Sen. Ernst awards medals to State Center veteran

Curtis Summers fought in Global War on Terror

T-R PHOTO By MIKE DONAHEY
U.S. Sen. Joni Ernst, far left, is pictured with members of the Curtis Summers family of State Center Saturday at the Gold Star Museum in Johnston. Summers, second from right, fought overseas in the Global War on Terror and his son, third from right, is holding medals presented by Ernst.

T-R PHOTO By MIKE DONAHEY U.S. Sen. Joni Ernst, far left, is pictured with members of the Curtis Summers family of State Center Saturday at the Gold Star Museum in Johnston. Summers, second from right, fought overseas in the Global War on Terror and his son, third from right, is holding medals presented by Ernst.

Like his father, Curtis Summers is leaving a legacy to his son.

Summers, 28, of State Center served in the U.S. Army in Iraq and on Saturday was presented a host of medals from a grateful country by U.S. Sen. Joni Ernst, herself a veteran.

Surrounded by family, Summers received his medals in the Iowa Gold Star Museum on the grounds of Camp Dodge in Johnston.

Summers served five years with a Engineering Unit, operating heavy equipment.

One of Summers’ jobs was removal of dangerous anti-personal weapons.

“As a very young man, he was charged with great responsibility,” said Ernst. “Curtis, I want to thank you for your service.”

Ernst presented Summers with the Army Commendation Medal, Army Achievement Medal and Oak Leaf Cluster, Bronze Large (Double), Good Conduct Medal, National Defense Service Medal, Army Service Ribbon, Overseas Service Ribbon, Global War on Terrorism Service, and Iraq Campaign Medal and Bronze Star Attachment (Single) Medal.

“Curtis’s unit had an important task,” said Ernst. “Engineers clear the way. They are in charge of infrastructure … they are out building. They make possible safe passage for the units that follow.”

Summers, a Hubbard-Radcliffe high school graduate was one of thousands of men and women who fought in the Global War on Terrorism.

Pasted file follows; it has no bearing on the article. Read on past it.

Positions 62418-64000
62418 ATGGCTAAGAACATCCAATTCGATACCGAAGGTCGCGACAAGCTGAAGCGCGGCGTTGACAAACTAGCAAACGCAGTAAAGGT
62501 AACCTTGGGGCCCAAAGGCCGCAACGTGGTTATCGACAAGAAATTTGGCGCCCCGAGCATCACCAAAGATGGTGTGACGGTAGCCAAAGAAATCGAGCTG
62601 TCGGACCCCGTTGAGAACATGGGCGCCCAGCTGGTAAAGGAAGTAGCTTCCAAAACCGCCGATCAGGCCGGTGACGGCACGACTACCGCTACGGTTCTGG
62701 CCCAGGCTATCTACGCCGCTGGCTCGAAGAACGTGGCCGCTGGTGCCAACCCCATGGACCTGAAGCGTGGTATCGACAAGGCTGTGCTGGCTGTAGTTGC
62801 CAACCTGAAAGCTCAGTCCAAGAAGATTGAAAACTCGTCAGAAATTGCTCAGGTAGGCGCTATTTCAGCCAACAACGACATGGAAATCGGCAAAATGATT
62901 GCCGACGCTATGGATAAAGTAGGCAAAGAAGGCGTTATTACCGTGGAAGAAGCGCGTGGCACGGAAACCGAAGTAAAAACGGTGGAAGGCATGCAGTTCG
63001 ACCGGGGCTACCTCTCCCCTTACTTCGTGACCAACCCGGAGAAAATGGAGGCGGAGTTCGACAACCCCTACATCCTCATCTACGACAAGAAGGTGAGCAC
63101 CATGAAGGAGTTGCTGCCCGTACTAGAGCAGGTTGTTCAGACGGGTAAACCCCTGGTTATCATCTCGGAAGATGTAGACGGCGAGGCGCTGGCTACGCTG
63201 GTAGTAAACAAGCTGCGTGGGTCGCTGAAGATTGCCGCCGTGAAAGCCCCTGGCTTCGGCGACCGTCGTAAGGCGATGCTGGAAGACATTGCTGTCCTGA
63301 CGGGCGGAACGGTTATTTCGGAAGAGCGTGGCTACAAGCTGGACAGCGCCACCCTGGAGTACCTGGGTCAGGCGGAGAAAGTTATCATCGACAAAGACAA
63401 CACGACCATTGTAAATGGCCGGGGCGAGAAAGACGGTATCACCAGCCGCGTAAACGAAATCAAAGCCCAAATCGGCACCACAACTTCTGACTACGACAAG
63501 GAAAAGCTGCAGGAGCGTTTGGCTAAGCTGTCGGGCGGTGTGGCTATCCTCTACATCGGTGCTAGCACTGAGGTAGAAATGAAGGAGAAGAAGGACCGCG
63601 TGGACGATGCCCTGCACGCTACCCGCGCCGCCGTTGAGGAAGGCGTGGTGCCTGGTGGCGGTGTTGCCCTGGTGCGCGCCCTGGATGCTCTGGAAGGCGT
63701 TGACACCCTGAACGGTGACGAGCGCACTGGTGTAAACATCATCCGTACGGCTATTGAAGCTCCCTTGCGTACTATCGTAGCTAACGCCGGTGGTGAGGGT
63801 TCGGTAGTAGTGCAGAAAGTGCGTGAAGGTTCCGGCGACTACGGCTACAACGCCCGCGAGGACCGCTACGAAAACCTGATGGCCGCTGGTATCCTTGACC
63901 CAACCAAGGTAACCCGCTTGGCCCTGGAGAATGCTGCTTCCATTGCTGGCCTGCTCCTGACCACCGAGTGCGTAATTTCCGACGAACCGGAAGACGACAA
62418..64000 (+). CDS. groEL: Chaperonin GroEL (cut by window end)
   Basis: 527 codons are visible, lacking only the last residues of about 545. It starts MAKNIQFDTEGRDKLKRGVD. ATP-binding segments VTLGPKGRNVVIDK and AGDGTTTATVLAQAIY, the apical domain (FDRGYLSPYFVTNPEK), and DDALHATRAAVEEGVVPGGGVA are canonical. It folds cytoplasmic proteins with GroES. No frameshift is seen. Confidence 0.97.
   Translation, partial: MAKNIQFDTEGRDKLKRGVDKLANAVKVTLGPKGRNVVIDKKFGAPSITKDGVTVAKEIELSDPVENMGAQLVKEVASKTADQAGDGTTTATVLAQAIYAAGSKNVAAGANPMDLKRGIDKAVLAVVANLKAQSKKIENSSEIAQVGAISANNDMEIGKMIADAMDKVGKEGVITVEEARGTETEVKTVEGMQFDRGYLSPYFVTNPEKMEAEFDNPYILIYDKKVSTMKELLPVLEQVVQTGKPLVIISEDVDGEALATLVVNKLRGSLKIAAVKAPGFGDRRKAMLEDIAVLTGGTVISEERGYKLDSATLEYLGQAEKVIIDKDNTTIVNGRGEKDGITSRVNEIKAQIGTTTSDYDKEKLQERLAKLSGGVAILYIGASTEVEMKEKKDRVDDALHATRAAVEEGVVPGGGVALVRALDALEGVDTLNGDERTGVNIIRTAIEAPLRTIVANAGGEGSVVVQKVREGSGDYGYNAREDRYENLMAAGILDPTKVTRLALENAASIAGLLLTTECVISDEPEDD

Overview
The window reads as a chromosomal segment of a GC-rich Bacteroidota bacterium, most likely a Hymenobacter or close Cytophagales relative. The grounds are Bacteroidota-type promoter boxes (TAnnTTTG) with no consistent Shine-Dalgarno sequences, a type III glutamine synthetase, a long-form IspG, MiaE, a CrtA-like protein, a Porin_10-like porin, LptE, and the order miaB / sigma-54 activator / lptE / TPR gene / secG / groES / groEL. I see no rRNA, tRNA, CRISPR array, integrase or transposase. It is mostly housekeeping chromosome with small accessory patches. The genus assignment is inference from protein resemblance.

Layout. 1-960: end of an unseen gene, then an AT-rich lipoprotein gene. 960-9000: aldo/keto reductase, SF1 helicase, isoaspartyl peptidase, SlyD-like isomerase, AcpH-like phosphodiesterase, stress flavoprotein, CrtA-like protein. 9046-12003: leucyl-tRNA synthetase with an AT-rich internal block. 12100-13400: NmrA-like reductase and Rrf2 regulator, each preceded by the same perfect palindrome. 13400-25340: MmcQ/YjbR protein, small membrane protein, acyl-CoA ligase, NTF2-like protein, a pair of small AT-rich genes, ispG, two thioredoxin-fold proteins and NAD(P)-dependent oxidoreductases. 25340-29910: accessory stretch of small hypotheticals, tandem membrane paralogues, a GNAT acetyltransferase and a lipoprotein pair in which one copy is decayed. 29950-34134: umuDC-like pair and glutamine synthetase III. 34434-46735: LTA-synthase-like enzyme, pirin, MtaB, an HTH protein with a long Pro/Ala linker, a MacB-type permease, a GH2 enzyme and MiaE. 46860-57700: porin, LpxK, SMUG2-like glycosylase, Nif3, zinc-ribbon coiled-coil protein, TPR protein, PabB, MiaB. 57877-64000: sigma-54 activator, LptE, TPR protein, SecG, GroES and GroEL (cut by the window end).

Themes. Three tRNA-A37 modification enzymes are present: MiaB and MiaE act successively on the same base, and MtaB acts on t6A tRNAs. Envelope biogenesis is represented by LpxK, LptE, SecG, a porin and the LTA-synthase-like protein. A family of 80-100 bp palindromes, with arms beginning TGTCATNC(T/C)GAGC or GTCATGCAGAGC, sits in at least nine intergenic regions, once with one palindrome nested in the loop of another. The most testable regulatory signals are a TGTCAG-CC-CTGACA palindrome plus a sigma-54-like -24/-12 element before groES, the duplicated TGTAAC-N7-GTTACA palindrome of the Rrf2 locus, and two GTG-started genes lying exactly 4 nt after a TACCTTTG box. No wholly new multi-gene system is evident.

“It was nice to receive the awards in front of my family,” Summers said of the event. “When you are stationed overseas, you do not see much of the awards. My father is former military, so it was good for him see his son … kind of grow up … and I can pass this tradition on to my son … this is a great family moment.”

Summers said after the award ceremony sinks in he will resume efforts to start his own business.

Additionally Ernst presented medals to Vietnam veteran Gerald Almburg of Ankeny, Vietnam veteran Robert Hilterbrand of Urbandale, Vietnam veteran John McDonald of Norwalk, and the late World War II veteran Earl Smith of Des Moines. Smith’s medals and ribbons were accepted by his son, Earl Smith, Jr.

The Iowa Gold Star museum is the only federally recognized military museum in Iowa, said Director Bob Holiday.

It offers a chronological view of Iowa’s military history from the Lewis and Clark expedition to present day.

“This museum is for Iowans … we want every Iowan to visit,” Holiday said.

One of the more unique historical items on display at the museum’s entrance is the USS Des Moines ship bell.

The Des Moines, commissioned in 1948, was the Navy’s last all gun heavy cruiser.

For a period it served as the flagship for the 6th fleet. It was decommissioned for reserve in 1961.